|Various Artists / Musical Silk Road, the|
|Album:||Musical Silk Road, the||Collection:||World|
|Add Date:||2004-09-13||Pull Date:||2004-11-14||Charts:||Reggae/World|
|Week Ending:||7 Nov||24 Oct||17 Oct||10 Oct||3 Oct||26 Sep||19 Sep|
|1.||Tue, 24 Nov 15:||SOL·MAX·ION|
Clean Copper Radio
|4.||Fri, 24 Feb 06:||Fo|
No Cover, No Minimum
|2.||Thu, 30 Jul 15:||SOL·MAX·ION|
Clean Copper Radio
|5.||Wed, 31 Aug 05:||DR D|
|3.||Fri, 14 May 10:||Fo|
No Cover, No Minimum
|6.||Sun, 13 Feb 05:||anna charlotte|
subbing for cikee
COLL: THE MUSICAL SILK ROAD |
Accords Croisés, 2004
Here is yet another compilation using the concept of ancient Asiatic trading routes to tie together a whole bunch of musical forms in one package. But I'm especially fond of this one, for three reasons: 1) The music is OUTSTANDING and the recording quality is first-rate. 2) Although this set uses a very broad definition of the Silk Road, stretching it all the way from Greece to Japan, it does a great job of highlighting the musical continuities along that wide spectrum. 3) The focus is firmly on traditional sounds (no cheesy pop here), and the double-disc format allows multiple examples per country. This comp gets my highest recommendation. PLAY IT ALL!
Try these first… DISC 1: 6, 8, 13 DISC 2: 4, 7, 9, 11
1. 2:14 - Mongolia: music of the high steppes: mysterious whistling vocal overtones on a bed of fiddle & zither
2. 2:09 - Kyrghyzstan: fast flute/fiddle/lutes, a cute, bouncy mountain tune.
3. 8:45 - Uzbekistan: beautiful, mystical & mysterious with moaning fem vocals, slurring fiddles. Builds power as it goes.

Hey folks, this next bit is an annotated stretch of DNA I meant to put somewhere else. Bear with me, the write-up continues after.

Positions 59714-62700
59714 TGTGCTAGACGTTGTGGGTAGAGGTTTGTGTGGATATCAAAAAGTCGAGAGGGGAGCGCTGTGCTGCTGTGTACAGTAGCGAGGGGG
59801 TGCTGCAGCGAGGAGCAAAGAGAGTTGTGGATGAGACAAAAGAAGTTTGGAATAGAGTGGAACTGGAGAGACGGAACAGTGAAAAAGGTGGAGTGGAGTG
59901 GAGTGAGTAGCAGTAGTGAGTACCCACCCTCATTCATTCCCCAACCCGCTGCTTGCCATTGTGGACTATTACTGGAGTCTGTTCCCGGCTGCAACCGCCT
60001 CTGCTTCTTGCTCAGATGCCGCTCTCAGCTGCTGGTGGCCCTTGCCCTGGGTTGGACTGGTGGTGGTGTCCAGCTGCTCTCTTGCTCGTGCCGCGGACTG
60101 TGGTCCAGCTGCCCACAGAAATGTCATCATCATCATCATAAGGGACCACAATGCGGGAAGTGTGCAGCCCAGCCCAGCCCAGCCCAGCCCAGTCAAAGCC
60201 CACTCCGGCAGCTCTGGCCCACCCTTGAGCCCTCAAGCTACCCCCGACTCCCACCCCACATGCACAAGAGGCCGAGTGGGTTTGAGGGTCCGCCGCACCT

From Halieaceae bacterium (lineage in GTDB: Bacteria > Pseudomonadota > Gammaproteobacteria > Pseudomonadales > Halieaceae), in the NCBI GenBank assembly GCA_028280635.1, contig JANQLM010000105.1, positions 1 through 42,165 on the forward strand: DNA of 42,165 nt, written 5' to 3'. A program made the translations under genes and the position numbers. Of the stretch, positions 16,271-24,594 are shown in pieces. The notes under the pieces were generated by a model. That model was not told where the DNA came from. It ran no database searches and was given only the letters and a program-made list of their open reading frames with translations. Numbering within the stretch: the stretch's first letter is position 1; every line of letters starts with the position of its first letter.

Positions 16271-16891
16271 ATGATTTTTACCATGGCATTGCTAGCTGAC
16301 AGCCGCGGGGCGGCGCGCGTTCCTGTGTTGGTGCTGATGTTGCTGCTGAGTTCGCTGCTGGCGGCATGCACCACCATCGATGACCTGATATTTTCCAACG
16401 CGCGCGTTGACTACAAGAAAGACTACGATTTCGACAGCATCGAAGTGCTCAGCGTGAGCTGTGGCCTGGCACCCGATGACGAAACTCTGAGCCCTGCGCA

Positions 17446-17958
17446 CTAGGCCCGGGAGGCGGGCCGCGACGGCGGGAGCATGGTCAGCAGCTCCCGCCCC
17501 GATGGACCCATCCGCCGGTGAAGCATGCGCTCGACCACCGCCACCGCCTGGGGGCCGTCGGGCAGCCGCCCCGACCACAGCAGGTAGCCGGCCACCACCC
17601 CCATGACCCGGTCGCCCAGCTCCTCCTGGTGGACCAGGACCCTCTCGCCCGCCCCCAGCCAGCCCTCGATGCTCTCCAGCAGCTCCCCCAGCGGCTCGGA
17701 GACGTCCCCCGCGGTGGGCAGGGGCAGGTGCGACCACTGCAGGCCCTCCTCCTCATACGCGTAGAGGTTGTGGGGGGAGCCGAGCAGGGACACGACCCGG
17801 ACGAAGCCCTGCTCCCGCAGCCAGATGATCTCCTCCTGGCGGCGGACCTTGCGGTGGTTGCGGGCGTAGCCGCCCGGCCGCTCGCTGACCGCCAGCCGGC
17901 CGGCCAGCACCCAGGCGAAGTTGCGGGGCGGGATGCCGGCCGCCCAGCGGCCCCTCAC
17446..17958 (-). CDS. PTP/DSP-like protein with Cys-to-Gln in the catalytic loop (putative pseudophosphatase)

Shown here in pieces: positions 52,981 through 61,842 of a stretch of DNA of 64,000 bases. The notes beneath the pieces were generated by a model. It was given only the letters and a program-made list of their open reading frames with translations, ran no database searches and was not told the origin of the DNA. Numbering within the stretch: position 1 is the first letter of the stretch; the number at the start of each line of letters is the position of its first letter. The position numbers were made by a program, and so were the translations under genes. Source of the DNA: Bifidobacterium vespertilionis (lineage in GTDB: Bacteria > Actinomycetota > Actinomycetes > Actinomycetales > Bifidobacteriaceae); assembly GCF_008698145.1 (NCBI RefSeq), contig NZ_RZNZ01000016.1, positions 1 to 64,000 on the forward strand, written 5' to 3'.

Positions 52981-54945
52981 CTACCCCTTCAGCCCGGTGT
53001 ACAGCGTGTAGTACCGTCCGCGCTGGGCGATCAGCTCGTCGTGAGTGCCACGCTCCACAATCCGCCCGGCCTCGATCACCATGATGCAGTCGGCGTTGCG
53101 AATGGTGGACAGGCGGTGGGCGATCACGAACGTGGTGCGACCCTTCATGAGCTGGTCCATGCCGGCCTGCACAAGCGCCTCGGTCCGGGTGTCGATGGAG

4. 3:13 - Mongolia: sprightly, with a Chinese sound. Much zither & flute, feels like watching butterflies. Fast ending.
5. 7:32 - Iran: a love poem with acrobatic male voice, quietly exciting târ work.
6. 7:11 - India: lovely uptempo Carnatic vocal, very listener-friendly fem singer, 2 good drummers.
7. 3:45 - China: solo zheng, thoughtful and elegant, not too many frills.
8. 5:11 - Pakistan: passionate Abida Parveen vocal, rolling tabla/harmonium backing. Very appealing.
9. 5:09 - Japan: slow, solo fem vocal & koto. Lonely, pensive, delicate.
10. 2:03 - Kyrgyzstan: quick strumming & picking on 3-stringed komuz (lute). Folksy, suggests running or riding.
11. 3:24 - Greece: solo fem vocal & guitar. Slow and sad, but with a strong, fast middle & end.
12. 6:18 - Afghanistan: nice fem vocal, violin, tabla. In praise of pre-Islamist artistic life.
13. 3:32 - Turkmenistan: wow! very cool solo dutâr, bendy/stretchy 1-string plucking vs. fast strumming.
1. 4:28 - Iraq: virtuoso solo oud, melodic but aggressive, sounds a lot like Spanish guitar playing. Several mood shifts.
2. 12:29 - Pakistan: strong qawwali track - loud, ecstatic male vocal + chorus, harmonium & tablas
3. 1:15 - Turkey: spoken word, with much echo. Listen for the very cool chorus bits
4. 7:29 - Afghanistan: fem vocal with reed flute, tabla; slow and stately, very nice
5. 5:04 - Turkmenistan: quick strummed dutâr (lute) sounds almost like a ukelele, creaky male vocals are fun to listen to
6. 3:51 - China: instrumental solo pipa (lute), reflective mood, impressive picking and strange rolling technique
7. 6:56 - Korea: yow! traditional opera: spoken intro leads to a powerful, twisted, wailing female vocal, single drum accompaniment.
8: 2:53 - Uzbekistan: midtempo dance for dutâr (lute) and fiddle, lonely, sounds almost Appalachian to me.
9. 5:08 - Turkey: awesome fast solo saz (lute), then alternates with low male vocal: the whirling dervish praises Ali.
10. 1:51 - Kyrgyzstan: happy love song for plain-voiced woman and strummed komuz (lute). Great lyrics (see booklet).
11. 4:22 - Mongolia: upbeat male chorus with sawing fiddle. Listen for throat singing and little kids!
12. 2:28 - Tajikistan: a lament: wailing solo female vox, she’s at some distance from the mic.
13. 1:53 - China: Chinese Catholic music, a Renaissance tune, performed by orchestra with many gongs, drums, pipes.
[ Fo ] – September 2004